The Reformulation of the svātantryavāda and ābhāsavāda in the Doctrinal Teachings of the Tripurārahasya

Location: Campion Hall, Brewer St, Oxford, OX1 1QS
Speaker: Dr Silvia Schwarz Linder
Date: June 1, 2018
Time: 3:15pm to 4:15pm

The aim of this paper is to highlight a specific, crucial element of the teachings of the Tripurārahasya (TR) (“The Secret [Doctrine] of [the Goddess] Tripurā”), a Sanskrit work of South Indian origin, probably composed between the 12th and 15th century and associated with the Tantric Śākta religious tradition of the Śrīvidyā.

The element in question is the reformulation, to be found in the TR, of the Pratyabhijñā twofold doctrine known as svātantryavāda and ābhāsavāda. Acccording to this doctrine the world is an image reflected (pratibimba) in the mirror of the divine luminous Consciousness which, on account of her reflective awareness (vimarśa) and her sovereign freedom (svātantrya), projects the reflection of the world within herself as her own manifestation (ābhāsa).

By examining the relevant passages from both the māhātmyakhaṇḍa and the jñānakhaṇḍa (the two extant sections of the work) in light of the evidence of the sources of Kashmirian non-dualist Śaivism that influenced the author(s) of the TR in their treatment of this topic, I hope to provide a coherent account of the main features of this doctrine, as it was recast in the TR.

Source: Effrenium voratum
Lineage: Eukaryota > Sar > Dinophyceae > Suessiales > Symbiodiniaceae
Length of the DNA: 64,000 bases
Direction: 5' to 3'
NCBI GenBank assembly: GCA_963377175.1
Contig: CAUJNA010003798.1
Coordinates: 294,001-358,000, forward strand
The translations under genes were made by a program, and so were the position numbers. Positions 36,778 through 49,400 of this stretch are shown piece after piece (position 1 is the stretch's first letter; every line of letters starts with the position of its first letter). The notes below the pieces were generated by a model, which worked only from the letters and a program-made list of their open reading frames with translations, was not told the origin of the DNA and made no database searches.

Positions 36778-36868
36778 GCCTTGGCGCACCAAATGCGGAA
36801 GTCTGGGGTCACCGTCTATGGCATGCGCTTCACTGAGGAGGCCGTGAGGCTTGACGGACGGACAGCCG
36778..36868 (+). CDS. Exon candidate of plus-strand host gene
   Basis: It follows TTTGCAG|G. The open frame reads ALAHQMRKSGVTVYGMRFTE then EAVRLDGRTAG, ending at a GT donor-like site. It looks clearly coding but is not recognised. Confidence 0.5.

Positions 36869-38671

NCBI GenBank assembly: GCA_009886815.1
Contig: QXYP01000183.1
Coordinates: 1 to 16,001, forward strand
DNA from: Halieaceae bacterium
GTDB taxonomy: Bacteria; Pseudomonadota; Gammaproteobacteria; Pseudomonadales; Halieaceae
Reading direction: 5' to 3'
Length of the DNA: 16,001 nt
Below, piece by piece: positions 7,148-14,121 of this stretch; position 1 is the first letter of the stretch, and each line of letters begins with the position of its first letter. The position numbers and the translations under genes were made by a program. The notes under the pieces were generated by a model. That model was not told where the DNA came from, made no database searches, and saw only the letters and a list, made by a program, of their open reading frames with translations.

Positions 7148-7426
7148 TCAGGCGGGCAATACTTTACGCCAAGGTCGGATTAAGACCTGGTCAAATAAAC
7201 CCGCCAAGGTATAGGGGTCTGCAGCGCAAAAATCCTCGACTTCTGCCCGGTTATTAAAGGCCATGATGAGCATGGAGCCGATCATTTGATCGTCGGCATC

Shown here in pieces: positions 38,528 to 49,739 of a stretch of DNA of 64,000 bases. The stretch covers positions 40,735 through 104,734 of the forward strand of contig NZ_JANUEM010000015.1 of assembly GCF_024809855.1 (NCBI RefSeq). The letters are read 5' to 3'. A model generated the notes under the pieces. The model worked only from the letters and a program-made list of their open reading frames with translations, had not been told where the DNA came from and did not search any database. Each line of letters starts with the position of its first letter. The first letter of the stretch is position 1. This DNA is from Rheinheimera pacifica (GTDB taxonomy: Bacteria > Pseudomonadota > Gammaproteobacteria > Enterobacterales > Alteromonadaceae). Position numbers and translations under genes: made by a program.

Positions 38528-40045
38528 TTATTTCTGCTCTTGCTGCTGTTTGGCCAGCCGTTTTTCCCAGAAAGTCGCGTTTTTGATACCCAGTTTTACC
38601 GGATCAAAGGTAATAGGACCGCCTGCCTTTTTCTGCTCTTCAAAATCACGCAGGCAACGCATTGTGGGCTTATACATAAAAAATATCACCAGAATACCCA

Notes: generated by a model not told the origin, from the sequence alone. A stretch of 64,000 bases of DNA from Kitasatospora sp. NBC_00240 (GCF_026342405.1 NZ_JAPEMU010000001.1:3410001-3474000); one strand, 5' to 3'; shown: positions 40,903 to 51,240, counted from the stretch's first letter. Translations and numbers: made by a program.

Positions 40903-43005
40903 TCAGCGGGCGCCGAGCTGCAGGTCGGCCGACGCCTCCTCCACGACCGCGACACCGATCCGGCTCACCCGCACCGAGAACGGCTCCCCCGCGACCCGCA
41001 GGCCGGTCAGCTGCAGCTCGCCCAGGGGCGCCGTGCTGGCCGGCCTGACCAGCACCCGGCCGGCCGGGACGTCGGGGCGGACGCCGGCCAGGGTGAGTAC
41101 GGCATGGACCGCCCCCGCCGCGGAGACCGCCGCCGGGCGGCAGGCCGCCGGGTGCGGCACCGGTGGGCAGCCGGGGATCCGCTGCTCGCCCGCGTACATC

Dr Silvia Schwarz Linder has lectured in the past at the Leopold-Franzens-Universität in Innsbruck and at the University Ca’ Foscari in Venice. Presently she is Research Associate at the Institut für Indologie und Zentralasienwissenschaften of the University of Leipzig, and is affiliated with the Śākta Traditions project at the OCHS led by Professor Gavin Flood and Dr Bjarne Wernicke-Olesen. Her interests focus on the Tantric religious traditions of the Śrīvidyā and of the Pāñcarātra, specifically on the philosophical and theological doctrines expressed in the relevant South Indian Sanskrit textual traditions. She has also translated into Italian texts from the Sanskrit narrative and devotional literature, for editions aimed at a general readership.